Editorial: The Common Good

The Republic: Issue 2 – The Common Good
Issue 2, Spring/Summer 2001

Since the 1920s anti-intellectualism has been an unfortunate feature of Irish culture and there has been a neglect, almost hostile at times, of thought and ideas. This has been the case within republicanism, as much as elsewhere, in this period.

It is time for us to move forward and begin to construct an environment in which intellectual work is respected and encouraged, and ideas and thinking can flourish. Too often in discourse the words ‘theoretical’ and ‘academic’ are used to silence and disparage. While some academics have brought this upon themselves by élite, obscure or trivial intellectualism, too often, systematic thinking is pushed aside in favour of action that is not informed by theory.

The idea that intellectual work, ideas and theory are somehow unimportant or removed from the ‘real world’ is as unhelpful as it is unreasonable. There is something immature or irrational about a society that believes it can dispense with theory and analysis. Contemporary culture increasingly privileges emotion, impulse and gratification over thought and reflection. But if action is not rational, if it is not informed by reason and reflection, how can it be either meaningful or purposeful?

Another aspect of the anti-intellectual culture is the lack of real engagement and debate. The idea that we need to listen to the other side of the argument and respect the views of those we disagree with seems alien to us. When we encounter arguments that conflict with our own, denial and dismissal are often the response and name-calling may follow. Yet how can we develop any idea or theory without subjecting it to challenge and counter-argument? Listening only to those we agree with and views which bolster our own leads to stagnation, shallowness and plain wrongness.

Modern republicanism owes much to eighteenth-century enlightenment thinking and its culture of reason. Reason, science and rigour demand that we hold only views and opinions that can withstand challenge and contradiction. We can learn much more from challenge and opposition than from voices of agreement. The comfort and self-justification that comes from being in agreement is poor substitute for critical thinking and self-examination. Finding arguments to support our own case and refute others, or even admitting that our arguments may not stand up to examination, might be more difficult, but, surely, it is also more rewarding.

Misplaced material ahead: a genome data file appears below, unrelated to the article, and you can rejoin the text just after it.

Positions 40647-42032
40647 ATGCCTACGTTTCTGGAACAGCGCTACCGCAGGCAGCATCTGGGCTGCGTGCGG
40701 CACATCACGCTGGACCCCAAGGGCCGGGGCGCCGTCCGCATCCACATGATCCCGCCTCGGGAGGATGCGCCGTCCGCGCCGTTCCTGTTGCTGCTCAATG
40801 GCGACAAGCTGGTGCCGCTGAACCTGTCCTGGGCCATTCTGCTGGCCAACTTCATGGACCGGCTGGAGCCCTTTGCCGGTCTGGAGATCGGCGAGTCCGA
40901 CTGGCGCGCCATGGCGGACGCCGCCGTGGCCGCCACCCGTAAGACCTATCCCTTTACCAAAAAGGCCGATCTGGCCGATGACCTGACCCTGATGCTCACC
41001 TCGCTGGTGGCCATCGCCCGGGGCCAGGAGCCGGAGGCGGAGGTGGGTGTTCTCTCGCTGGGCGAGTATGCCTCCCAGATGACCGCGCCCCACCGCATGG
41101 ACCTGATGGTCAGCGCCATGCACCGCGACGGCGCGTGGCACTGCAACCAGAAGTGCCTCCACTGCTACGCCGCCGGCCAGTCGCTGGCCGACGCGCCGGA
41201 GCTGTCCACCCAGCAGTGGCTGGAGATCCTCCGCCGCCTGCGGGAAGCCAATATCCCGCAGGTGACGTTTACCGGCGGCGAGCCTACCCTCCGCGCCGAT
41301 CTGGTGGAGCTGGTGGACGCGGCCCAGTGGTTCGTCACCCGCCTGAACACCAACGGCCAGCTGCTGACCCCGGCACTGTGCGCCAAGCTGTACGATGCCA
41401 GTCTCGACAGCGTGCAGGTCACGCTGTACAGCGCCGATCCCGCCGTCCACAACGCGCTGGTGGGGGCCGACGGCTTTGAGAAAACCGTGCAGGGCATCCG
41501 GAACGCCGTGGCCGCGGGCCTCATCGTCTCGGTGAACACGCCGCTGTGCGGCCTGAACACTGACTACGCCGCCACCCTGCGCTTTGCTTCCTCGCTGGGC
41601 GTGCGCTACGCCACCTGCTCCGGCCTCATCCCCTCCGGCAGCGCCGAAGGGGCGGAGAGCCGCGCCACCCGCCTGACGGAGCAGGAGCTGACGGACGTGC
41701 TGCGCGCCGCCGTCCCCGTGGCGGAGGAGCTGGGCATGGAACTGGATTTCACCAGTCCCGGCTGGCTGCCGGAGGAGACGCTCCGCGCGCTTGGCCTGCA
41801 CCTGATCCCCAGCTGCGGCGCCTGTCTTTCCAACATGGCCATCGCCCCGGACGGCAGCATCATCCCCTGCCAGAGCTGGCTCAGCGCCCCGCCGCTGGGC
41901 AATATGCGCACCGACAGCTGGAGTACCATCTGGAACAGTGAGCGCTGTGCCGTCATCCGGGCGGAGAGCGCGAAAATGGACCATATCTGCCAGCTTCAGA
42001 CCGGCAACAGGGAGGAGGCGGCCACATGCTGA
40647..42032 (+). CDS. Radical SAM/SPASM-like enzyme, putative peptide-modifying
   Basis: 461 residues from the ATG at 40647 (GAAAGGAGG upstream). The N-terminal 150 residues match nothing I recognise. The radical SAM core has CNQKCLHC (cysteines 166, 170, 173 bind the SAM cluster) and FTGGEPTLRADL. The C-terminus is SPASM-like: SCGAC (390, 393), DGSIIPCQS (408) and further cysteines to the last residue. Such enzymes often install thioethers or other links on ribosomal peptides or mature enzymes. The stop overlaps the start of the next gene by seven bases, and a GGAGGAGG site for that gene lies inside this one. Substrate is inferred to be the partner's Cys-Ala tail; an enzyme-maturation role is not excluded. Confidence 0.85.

This issue of The Republic looks at republicanism as a body of ideas about politics and society. The articles include an overview of republican thinking from its earliest roots up to the present; several essays on different periods in the development of republican thinking in Ireland; and articles from the perspective of the English, French and U.S. experience of republicanism.

Our contributors were asked to ignore the demands of narrative and concentrate instead on ideas and thinking. In planning the issue and seeking authors, we had a broad idea of the outcome we expected—and, although our guidelines specified a critical approach and a refusal to unquestioningly accept established versions, we did expect a somewhat simple vindication of republicanism and our idealistic view of it. Fortunately, the authors took us at our word and the result is a collection of essays that are challenging and provocative.

The reader of this issue is going to be challenged in many of the ways we have talked about. No reader is going to agree with all of the articles; very few are going to agree with everything in any one of them. Some readers are going to be angered by some of the interpretations and arguments. Others will reach for the easy term of abuse and dismiss, without further thought, that which challenges their preconceptions.

The editors are more than happy with these articles, irrespective of our personal views and beliefs. We are certain that much can be gained from careful reading and consideration of the arguments and opinions presented. Reading with reason and thought, we can confirm and adapt those of our ideas we find supported, jettison ideas which no longer stand up, and incorporate new ideas into our thinking. This is the intelligent, republican approach. It is time to put anti-intellectualism behind us, and for ideas and theory to flourish in Ireland.

Copyright © The Republic and the contributors, 2001